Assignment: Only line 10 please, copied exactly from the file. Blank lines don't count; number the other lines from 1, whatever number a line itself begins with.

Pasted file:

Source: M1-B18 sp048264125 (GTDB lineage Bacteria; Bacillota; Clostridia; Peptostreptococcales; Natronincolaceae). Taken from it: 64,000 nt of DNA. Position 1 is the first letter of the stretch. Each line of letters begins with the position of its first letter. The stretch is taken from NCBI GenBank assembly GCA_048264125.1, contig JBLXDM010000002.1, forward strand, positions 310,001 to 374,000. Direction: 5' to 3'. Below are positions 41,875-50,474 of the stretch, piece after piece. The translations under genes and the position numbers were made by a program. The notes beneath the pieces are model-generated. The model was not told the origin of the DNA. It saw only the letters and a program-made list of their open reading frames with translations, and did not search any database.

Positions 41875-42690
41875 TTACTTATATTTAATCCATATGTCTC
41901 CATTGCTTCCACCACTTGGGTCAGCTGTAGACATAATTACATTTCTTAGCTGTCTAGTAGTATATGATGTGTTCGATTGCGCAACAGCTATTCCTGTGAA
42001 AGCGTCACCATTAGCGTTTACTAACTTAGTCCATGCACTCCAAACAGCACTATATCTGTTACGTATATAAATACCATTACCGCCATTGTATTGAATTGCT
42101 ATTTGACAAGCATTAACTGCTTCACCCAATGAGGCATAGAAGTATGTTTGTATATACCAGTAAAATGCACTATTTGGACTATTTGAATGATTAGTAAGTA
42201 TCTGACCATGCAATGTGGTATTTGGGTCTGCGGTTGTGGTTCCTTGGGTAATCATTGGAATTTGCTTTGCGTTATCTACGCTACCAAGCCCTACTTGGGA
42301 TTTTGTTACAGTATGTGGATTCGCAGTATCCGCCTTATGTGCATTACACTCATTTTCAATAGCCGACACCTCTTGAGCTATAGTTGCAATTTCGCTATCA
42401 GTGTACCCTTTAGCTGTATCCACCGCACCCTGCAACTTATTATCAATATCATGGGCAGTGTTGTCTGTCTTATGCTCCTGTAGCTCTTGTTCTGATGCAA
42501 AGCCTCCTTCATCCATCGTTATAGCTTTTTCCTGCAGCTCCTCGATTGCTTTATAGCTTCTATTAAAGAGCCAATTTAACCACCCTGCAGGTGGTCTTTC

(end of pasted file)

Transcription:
42501 AGCCTCCTTCATCCATCGTTATAGCTTTTTCCTGCAGCTCCTCGATTGCTTTATAGCTTCTATTAAAGAGCCAATTTAACCACCCTGCAGGTGGTCTTTC